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Recently one of my mates was telling me he has a daily habit he wants to lock in – meditating each night. For whatever reason, he keeps finding himself avoiding it… despite really wanting to build this habit. It’s like there’s some resistance there.
We talked for a bit and I explained to him, “The resistance is just because you haven’t made meditation into a habit yet. You just need to train it into a habit – do it enough times that it becomes easy and no longer takes any willpower.“
And this is a topic that comes up a hell of a lot with guys in my audience, guys on the forums, my coaching clients. It’s all variations on the same theme: “How do I make myself do something I seemingly don’t want to do?” It applies to going to the gym (lord knows I felt a hell of a lot of resistance there when I first started going).
It applies to going outside and talking to girls – how many of you want to start hitting on chicks, but for some reason or another, you just… “can’t”?
It applies to losing weight, cutting your calories and not stuffing your face. You hear this all the time – “No matter how hard I try, I just can’t stop eating as much.“
A quick-and-easy answer is to reframe the thing you want to do (the habit), and not be so negative about it. Instead of saying “The gym is hard” or “I can’t lose weight” or “Talking to girls is difficult”, you reframe it and tell yourself it’s going to be easy. “I can talk to girls, that’s not hard.” Or make it positive: “Going to the gym is going to be fun”. And then find ways of making the habit fun. So with the gym, listen to some awesome music to get yourself amped up. With girls, go out with a wingman so it’s 100x more fun (and easier). With cutting calories, remind yourself of how much fucking fun it’s going to be to hit your goal weight.
Another trick that works is slowing down; ie “relaxing into it”. So with the gym, you’d slow down on each rep/set, take your time and be present in the moment, tell yourself “I’ll be at the gym for a couple hours instead of trying to rush through it and hate every moment. I’ll slow down and actually enjoy this thing, I’ll take my time with it.“
By slowing down, you’re more present, you stop trying to rush through it or “just get it over with”. Instead, you’re forced to slow down and relax and actually find ways to enjoy it… instead of trying to hurry it up.
But you want to know the biggest trick you can use to train yourself to enjoy your habits? Use rewards, so you’re training yourself like Pavlov’s Dog.
For those who don’t know the context: “Pavlov’s dog” is an experiment where a guy – Ivan Pavlov – trained his dog to associate outside stimulus with that of food. In other words – he’d blow a whistle and make a sound, and then immediately feed the dog. Over time, the dogs came to associate the sound of a whistle, with food – with a reward. Eventually he could blow the whistle and the dog would start salivating, even with no food present – the dog knew “whistle = food”.
You can do the same thing with yourself, with habits you’re currently struggling to build. In the case of not wanting to go to the gym, you can take a snack to the gym (a small donut, a protein bar, a sugary drink). Or get some music you really really really love. Then, every time you go to the gym, eat that snack or listen to that song you love. Or you can use the reward afterwards – eg playing video games for 30 minutes after your gym workout. The reward itself doesn’t matter; just try to pick one that is relatively healthy (eg don’t pick “I’ll shoot heroin straight into my dick after each gym workout” or “I’ll play video games for 4 hours”).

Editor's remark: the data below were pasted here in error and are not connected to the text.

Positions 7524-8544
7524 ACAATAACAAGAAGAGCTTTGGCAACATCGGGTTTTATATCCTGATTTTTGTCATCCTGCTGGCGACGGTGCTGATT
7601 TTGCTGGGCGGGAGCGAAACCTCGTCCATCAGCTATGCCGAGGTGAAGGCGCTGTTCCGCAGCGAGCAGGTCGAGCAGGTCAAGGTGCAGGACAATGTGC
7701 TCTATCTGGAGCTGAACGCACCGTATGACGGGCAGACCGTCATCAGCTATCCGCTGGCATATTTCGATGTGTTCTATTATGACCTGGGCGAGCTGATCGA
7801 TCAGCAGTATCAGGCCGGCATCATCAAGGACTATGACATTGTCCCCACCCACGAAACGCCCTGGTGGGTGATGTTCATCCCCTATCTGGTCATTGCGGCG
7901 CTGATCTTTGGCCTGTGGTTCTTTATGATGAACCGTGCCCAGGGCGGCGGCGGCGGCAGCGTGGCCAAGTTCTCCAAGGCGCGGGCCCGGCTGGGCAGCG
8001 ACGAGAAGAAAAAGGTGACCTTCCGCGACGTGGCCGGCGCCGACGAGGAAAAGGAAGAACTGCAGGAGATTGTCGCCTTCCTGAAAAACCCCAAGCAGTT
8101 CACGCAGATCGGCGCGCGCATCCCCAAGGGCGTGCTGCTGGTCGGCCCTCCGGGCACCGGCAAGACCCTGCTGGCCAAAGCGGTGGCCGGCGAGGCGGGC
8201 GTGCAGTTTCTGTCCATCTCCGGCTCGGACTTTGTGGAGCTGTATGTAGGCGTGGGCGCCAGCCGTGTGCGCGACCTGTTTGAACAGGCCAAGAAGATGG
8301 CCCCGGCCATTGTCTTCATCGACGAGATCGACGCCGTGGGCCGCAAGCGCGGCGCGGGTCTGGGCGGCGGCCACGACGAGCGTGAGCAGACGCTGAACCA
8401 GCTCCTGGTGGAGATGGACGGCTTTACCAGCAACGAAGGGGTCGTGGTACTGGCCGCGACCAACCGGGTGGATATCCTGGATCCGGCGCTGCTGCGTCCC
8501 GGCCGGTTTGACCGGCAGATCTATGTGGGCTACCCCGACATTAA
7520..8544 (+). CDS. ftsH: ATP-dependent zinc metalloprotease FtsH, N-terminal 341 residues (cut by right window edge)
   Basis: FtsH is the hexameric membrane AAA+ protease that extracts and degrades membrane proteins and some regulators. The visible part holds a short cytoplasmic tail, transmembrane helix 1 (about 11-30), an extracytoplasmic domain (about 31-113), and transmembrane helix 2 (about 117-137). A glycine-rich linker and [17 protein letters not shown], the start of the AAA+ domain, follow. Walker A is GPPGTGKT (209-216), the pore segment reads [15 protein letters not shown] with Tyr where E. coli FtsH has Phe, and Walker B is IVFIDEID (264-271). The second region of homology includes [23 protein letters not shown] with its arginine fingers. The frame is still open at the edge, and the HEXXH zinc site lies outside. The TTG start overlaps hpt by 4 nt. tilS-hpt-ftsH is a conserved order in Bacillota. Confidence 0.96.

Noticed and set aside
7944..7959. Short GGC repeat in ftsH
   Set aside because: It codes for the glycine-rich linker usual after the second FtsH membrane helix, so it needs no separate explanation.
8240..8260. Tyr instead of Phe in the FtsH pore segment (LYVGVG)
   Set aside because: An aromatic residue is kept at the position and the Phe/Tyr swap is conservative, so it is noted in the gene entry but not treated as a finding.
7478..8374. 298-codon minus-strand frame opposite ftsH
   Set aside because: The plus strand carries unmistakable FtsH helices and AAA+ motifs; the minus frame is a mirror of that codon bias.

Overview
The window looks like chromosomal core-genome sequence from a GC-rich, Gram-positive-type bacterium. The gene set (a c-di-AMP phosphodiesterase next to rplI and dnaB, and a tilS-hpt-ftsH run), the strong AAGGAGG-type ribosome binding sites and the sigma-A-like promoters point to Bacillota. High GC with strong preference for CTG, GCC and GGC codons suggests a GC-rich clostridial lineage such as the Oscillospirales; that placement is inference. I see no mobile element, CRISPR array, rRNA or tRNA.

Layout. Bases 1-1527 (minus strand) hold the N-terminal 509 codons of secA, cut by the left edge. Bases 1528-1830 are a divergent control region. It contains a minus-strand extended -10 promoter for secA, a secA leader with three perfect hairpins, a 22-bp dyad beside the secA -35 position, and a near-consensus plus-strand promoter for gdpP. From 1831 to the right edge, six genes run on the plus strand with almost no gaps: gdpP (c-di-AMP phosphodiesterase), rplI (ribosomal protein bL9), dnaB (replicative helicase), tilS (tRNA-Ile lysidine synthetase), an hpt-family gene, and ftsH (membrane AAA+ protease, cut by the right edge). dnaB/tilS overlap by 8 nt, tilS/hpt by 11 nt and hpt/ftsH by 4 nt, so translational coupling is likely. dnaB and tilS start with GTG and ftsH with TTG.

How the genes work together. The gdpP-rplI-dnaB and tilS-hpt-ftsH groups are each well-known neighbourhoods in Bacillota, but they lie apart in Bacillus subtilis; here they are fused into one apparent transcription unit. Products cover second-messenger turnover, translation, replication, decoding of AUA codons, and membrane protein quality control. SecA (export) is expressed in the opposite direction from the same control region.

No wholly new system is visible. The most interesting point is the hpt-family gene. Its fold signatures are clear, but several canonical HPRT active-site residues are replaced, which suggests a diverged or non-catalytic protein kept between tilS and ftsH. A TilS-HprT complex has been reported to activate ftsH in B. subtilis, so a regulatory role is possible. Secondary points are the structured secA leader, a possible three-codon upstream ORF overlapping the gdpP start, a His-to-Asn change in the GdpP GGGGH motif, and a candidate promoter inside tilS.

Over time, your brain will start to associate the gym with that snack you like, or that song you love, and you’ll start to look forward to the gym – because your brain knows you will get the reward (the snack, or the video game, or the song).
Your mission is then to go the gym, or go outside and talk to girls, or cut those calories (or whatever habit you’re trying to build) – and to do it for an entire month. Just make it your absolute mission to keep the habit up for a month, using your Pavlov reward, and never break that streak for a month.
What you’ll find is after a month it’s way easier to keep that habit up, without having to force yourself anymore. Now you can start to reduce and eventually eliminate that snack/song/video game/etc reward – you won’t need the reward anymore. Just doing the habit itself becomes the reward; you’ll find it’ll feel weird not to do the habit, because you’ve been so consistent with it over the last month. The habit will become so easy it’ll be like brushing your teeth.
Congrats! You’ve trained yourself like Pavlov’s dog.
This is exactly how I built the habit of going to the gym, even when I really didn’t want to at first. It’s how I built the habit of talking to 1 girl a day. It’s how I built the habit of meditating each night. It’s how I built the habit of walking 12k steps a day. All of this was done by using a reward to train myself for the first month, then gently removing the reward when I no longer needed it and the habit was self-sustaining.
Again, your only mission is to keep up the habit you’re trying to build for a month until it’s completely ingrained in you, and it becomes easy. Don’t beat yourself up if the habit is hard during the first few weeks; every new habit is hard at the start. That’s what your reward is for; to get you through the difficult patch in the beginning. Just keep conditioning yourself with that reward, keep up the habit, and eventually it’ll become easy as 1-2-3.
You got this.